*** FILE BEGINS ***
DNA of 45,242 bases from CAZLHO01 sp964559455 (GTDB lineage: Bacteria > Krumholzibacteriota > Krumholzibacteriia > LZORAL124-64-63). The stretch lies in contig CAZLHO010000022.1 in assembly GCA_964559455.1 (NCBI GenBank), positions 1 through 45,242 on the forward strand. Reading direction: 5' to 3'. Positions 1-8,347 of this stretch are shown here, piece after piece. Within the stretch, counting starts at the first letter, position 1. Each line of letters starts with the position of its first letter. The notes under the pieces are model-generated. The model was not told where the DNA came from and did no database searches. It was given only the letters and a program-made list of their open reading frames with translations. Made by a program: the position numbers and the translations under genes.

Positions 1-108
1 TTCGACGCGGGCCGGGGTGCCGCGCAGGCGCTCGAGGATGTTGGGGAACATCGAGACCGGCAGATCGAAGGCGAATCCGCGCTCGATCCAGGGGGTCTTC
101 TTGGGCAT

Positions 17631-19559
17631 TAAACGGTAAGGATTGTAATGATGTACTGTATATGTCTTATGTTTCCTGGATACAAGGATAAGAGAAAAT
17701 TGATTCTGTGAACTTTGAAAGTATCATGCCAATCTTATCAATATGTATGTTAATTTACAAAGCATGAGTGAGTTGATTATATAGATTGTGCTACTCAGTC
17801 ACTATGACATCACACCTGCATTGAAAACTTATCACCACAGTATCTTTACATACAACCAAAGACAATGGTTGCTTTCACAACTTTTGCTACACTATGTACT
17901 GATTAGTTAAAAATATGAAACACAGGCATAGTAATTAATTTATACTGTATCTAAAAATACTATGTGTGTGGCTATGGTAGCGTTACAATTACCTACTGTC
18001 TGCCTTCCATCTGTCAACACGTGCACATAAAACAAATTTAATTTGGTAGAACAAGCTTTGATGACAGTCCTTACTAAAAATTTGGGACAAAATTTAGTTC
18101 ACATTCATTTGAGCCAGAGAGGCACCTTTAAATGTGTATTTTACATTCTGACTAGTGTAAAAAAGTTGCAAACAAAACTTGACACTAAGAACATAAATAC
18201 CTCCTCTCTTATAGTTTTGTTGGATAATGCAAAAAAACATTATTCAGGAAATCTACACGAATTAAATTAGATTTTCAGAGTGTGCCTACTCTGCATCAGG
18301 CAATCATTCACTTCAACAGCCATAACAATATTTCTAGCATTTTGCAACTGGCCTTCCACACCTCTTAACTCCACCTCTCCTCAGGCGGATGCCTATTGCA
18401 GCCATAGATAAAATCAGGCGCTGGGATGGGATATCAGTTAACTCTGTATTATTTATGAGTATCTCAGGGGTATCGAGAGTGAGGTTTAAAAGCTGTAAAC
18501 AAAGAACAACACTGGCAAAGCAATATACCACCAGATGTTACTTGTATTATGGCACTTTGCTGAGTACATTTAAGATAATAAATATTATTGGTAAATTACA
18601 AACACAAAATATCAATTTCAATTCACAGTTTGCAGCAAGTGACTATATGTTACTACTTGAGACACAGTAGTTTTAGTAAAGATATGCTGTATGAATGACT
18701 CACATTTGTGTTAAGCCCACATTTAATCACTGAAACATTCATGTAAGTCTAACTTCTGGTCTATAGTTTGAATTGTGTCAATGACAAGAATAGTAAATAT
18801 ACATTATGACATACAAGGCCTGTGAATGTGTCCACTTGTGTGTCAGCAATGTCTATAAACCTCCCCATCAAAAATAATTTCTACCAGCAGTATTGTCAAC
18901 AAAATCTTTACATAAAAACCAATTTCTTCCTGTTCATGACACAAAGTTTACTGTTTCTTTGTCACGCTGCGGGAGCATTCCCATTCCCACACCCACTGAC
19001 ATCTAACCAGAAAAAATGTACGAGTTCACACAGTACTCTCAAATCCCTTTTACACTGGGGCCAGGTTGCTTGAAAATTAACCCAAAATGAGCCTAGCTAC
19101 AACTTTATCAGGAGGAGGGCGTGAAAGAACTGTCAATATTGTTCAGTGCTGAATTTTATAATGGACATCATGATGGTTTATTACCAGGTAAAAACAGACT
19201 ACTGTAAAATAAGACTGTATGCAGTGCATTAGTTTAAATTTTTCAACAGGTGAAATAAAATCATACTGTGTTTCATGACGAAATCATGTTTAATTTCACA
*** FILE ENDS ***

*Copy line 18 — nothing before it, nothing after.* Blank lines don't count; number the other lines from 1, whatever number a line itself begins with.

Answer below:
18801 ACATTATGACATACAAGGCCTGTGAATGTGTCCACTTGTGTGTCAGCAATGTCTATAAACCTCCCCATCAAAAATAATTTCTACCAGCAGTATTGTCAAC